Reece Rogers: “I am grateful to the sleep experts who took me seriously as I asked silly questions about nodding off on the couch. I feel like I accomplished my goal as a service writer when the final piece is practical as well as entertaining to read.”
If you’ve never struggled with your sleep, consider yourself lucky. The rest of us—the 70% of American adults that report insufficient sleep at least once a month—are spending their late evening hours getting in their bedtime meditations and trying desperately to stay off their phones for that last hour before bed.
But sleep doesn’t exist in a vacuum—so many of the issues that affect our sleep aren’t directly tied to how we think about or prepare for sleep. In fact, one sleep scientist’s best advice for improving our sleep involves the moments just after we wake up in the morning. Other sleep issues can involve hormonal changes and doctors visits, our exercise routine, or even what movies we try to wind down with after dinner.
Reece Rogers has become an expert on the latter, writing WIRED’s recent feature on how to stop falling asleep on the couch after movies. And while it may have started as a personal quest, it quickly became Rogers’ entry into the deep world of sleep research, leading him down rabbit holes on the mattress industry and… cave fish.
“I was nervous the article would be overly niche when I first pitched it to my editor, Alan Henry,” says Rogers. “But I started to realize just how many other people are in the same boat during my interviews with sleep experts. I am delighted when my service journalism resonates with readers and helps their day-to-day lives. Now, let’s see if we can make it all the way through our next movie night…”
Read on for a peek into Rogers’ research folder, one that spans sleep apnea, dream journals, and the spiritual aspects of our relationship with sleep.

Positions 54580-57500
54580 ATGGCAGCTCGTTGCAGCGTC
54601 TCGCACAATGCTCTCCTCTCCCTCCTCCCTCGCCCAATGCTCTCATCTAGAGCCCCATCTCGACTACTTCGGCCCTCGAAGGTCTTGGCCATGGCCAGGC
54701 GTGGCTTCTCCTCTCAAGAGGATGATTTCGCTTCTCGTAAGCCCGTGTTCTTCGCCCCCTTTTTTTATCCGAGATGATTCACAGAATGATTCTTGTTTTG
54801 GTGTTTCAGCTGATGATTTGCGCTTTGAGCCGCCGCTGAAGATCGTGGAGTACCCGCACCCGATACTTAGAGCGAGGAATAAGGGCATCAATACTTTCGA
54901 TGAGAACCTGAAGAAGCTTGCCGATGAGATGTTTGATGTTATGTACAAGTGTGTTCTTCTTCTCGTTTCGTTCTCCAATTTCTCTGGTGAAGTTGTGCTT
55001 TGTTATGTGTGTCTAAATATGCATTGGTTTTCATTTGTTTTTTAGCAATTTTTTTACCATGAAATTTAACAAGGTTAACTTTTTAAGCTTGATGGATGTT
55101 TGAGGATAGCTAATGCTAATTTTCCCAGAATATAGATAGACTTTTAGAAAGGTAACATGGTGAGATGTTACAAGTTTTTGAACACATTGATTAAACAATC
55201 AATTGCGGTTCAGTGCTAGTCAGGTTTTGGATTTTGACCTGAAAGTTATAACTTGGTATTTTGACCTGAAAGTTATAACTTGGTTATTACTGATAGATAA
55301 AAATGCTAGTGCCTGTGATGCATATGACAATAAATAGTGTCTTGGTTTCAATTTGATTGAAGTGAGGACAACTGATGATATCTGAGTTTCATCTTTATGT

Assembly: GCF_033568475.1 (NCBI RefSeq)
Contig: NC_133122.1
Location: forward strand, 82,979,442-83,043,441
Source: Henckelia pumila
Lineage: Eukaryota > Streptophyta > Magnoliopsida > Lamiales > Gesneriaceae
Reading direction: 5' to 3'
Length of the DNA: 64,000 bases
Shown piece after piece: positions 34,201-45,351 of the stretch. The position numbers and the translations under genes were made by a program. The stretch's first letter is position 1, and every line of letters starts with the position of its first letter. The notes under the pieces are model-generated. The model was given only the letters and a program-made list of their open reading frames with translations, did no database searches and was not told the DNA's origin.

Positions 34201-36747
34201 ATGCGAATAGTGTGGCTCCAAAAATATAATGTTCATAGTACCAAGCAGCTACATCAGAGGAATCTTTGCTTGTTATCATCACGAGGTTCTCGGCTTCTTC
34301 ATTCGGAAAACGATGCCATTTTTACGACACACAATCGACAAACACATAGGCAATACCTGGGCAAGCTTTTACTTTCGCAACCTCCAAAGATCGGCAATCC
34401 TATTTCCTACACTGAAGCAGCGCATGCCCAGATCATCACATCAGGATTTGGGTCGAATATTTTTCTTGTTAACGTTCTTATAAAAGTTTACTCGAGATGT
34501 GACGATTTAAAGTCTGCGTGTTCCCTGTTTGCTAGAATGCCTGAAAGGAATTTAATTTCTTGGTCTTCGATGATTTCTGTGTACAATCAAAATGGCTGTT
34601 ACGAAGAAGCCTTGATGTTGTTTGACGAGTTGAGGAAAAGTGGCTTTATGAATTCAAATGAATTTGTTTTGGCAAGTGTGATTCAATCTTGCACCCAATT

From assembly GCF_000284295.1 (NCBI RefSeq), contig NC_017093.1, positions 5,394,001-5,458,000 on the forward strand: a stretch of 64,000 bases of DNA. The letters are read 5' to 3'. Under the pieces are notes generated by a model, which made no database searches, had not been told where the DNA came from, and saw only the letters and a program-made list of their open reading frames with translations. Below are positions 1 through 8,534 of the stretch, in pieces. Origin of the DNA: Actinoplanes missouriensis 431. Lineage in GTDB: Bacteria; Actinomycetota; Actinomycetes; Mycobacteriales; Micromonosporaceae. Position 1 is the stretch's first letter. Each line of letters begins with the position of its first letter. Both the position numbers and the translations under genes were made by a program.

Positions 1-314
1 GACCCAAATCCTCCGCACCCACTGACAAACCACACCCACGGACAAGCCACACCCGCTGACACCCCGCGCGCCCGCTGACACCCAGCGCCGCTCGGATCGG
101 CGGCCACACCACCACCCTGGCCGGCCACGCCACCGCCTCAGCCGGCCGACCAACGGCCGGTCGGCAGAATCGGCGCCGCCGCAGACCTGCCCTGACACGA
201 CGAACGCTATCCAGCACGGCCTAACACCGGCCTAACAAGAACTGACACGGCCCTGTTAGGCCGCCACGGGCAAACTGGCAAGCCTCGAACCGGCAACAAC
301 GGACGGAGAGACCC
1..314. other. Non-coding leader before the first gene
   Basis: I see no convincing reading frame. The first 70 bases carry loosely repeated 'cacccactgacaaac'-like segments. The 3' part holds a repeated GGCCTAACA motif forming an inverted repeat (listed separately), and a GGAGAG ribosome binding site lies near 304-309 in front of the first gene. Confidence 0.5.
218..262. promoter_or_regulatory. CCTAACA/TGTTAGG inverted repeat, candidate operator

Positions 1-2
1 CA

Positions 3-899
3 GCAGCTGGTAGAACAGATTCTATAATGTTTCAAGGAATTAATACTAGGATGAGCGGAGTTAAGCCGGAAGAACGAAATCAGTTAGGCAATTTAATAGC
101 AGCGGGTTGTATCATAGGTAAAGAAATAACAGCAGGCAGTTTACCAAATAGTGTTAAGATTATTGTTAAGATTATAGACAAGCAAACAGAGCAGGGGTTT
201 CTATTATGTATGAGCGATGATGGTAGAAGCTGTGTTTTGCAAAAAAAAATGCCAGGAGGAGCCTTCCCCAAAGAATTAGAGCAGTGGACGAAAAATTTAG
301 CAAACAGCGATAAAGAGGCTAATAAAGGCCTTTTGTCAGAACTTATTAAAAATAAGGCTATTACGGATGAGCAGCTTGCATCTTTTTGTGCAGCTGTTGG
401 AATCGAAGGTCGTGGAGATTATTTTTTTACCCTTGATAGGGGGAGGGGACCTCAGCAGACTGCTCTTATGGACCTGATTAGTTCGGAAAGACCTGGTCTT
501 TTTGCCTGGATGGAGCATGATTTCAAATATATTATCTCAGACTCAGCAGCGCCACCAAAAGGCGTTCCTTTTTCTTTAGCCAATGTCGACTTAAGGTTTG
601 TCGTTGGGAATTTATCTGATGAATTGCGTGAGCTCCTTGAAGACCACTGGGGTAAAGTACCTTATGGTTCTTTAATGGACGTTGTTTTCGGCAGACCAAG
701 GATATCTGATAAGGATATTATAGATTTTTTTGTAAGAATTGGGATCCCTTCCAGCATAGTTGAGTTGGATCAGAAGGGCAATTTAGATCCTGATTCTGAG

Image by janiecbros /Getty Images
RR: “While getting away from your phone as much as possible before bed is probably best practice, life is full of situations where ‘best practice’ doesn't feel practical to follow. I enjoyed how Elvia considered that the real reason you feel so tired is not as connected to smartphone overuse as you might think.”
RR: “On the other end of the spectrum is this wonderful, lyrical essay in Aeon. I do not agree with everything in it, but the cultural analysis is intriguing. Of course, struggles with sleep affect our physical and mental well-being, but I had not considered the spiritual aspects as well.”
RR: “When we moved into our current apartment in San Francisco, we started a furniture collection from scratch. I was surprised how overwhelming it was to shop for a new mattress. I better understand why there's such an abundance of options after reading Patricia Marx’s article.”
RR: “It can be a struggle for people who experience irregular sleep to achieve their exercise goals. While I definitely skip working out when my body is exhausted, I appreciate the advice in this article for when I toss and turn through the night, but still want to get a little sweaty the next day.”
Reece Rogers is WIRED's service writer, focused on explaining crucial topics and helping readers get the most out of their technology. Prior to WIRED, he covered streaming at Insider.